Around the table today sit Krissah Thompson, Chico Harlan, Kimberly Kindy, Lee Powell and Wesley Lowery.… Read more

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3 places journalists should see before they leave St. Louis

If you’re still in town covering Ferguson, or you’re on your way out, here are three places you should check out. They’re not tourists stops exactly, but they offer more context on this city, this region and its history. (With thanks to my former colleagues, now at St. Louis Public Radio, Margaret Wolf Freivogel, Susan Hegger and Donna Korando, for helping with these suggestions.)

The Old Courthouse, 11 N. 4th St., St. Louis:

Civil rights activist Rev. Al Sharpton speaks during a news conference outside the Old Courthouse Tuesday, Aug. 12, 2014, in St. Louis. Michael Brown Jr., 18, who was unarmed, was shot to death Saturday by a Ferguson police officer while walking with a friend down the center of the street. (AP Photo/Jeff Roberson)

The Old Courthouse is on the National Park Service’s National Underground Railroad Network to Freedom, according to the NPS.… Read more

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Fareed Zakaria gets even more plagiarism accusations

Our Bad Media

Enigmatic media critics @crushingbort and @blippoblappo say they’ve found more examples of Fareed Zakaria lifting material from other texts. The purportedly purloined passages, they say, appear in Zakaria’s 2008 book “The Post-American World” and in Newsweek and Foreign Affairs cover stories.

“On more than a number of occasions, Zakaria has taken entire paragraphs from the authors and shifted them around in an apparent attempt to avoid detection,” they write.

Here’s one of their examples, of stuff they say Zakaria stole from Fawaz Gerges (click to view bigger):

Zakaria responded to @crushingbort and @blippoblappo’s first post about his work, saying their previous examples “are all facts, not someone else’s writing or opinions or expressions.” Washington Post Editorial Editor Fred Hiatt told Poynter the allegations were “reckless.” Time, for which Zakaria last wrote a column in March, told Poynter it planned to re-review Zakaria’s work.… Read more

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Was Ferguson a ‘news desert’ until two weeks ago?

Missouri Gov. Jay Nixon speaks during a news conference in Ferguson, Mo. Violent protests in Ferguson erupted in the wake of the fatal shooting of Michael Brown by a police officer on Aug. 9. (AP Photo/Jeff Roberson)

Coming late to the Ferguson story, I have a modest thought to add to the ongoing discussion of why the police shooting and the bumbling local response to protests happened there.

My hunch is that like many aging and changing suburban communities, Ferguson had received only the most episodic of news coverage until all hell broke loose.  Political theory and high profile reports from the Knight Foundation and FCC suggest that when a town is a news desert, low civic engagement is almost certain to follow.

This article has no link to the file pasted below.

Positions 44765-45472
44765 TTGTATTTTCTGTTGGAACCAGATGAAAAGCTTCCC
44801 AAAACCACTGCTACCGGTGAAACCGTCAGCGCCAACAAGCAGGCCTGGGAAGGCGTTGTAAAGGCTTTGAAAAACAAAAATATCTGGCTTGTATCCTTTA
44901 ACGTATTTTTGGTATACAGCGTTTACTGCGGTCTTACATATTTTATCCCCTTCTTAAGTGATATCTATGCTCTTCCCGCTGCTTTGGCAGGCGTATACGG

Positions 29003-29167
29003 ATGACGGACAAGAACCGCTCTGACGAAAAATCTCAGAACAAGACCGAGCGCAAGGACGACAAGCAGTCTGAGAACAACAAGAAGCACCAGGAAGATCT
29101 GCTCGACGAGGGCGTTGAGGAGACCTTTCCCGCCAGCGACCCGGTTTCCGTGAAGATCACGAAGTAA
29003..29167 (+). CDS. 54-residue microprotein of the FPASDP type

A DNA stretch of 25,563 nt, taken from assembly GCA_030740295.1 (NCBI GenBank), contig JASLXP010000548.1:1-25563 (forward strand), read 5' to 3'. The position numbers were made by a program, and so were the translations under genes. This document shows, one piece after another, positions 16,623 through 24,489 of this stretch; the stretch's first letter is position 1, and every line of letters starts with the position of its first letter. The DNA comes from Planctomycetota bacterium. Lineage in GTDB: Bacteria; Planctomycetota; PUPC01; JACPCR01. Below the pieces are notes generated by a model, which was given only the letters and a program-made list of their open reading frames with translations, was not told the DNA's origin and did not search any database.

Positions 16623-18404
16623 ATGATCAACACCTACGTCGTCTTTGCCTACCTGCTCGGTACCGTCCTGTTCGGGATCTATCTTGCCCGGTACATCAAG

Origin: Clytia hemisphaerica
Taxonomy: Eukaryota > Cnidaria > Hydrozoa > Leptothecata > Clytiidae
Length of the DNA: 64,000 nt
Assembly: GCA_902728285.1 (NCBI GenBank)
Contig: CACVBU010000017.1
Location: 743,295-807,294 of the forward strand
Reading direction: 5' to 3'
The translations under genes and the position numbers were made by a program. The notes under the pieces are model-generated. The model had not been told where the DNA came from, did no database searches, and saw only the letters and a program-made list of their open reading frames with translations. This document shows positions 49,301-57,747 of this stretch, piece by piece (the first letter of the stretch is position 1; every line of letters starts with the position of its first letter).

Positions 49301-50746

So if that’s the theory, isn’t Ferguson the practice? … Read more

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The last email sent to Foley’s family

Good morning. Your weekend is in sight. Here are 10 media stories.

  1. James Foley’s last months: Cassandra Vinograd tells how James Foley‘s family communicated with his captors. (NBC News) | “Some messages were political and some were financial.” (CNN) | The last email sent to his family (GlobalPost) | Shane Bauer: “Like my family, [Foley's family] probably sometimes thought they should do more to try and convince his captors to let him go. Other times they likely reasoned they should stay quiet, hoping that silence would give the hostage takers the opportunity to quietly release him. It’s a hideous position to be in.” (Mother Jones) | NYT editorial: “There is no simple answer on whether to submit to terrorist extortion.” (NYT) || Foley’s family establishes journalism scholarship at Marquette.
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Today in media history: In 1762, Ann Franklin becomes one the first women newspaper publishers

Three events that happened on this date and a trivia question.

August 22, 1762
Ann Franklin, the sister-in-law of Benjamin Franklin, becomes the sole editor and publisher of the Newport Rhode Island newspaper, the Newport Mercury. She had earlier worked with her husband and son on other publications. Ann Franklin, later named to the Rhode Island Journalism Hall of Fame, is considered one of the first women to run a colonial newspaper. The later part of her life is described in the following excerpt: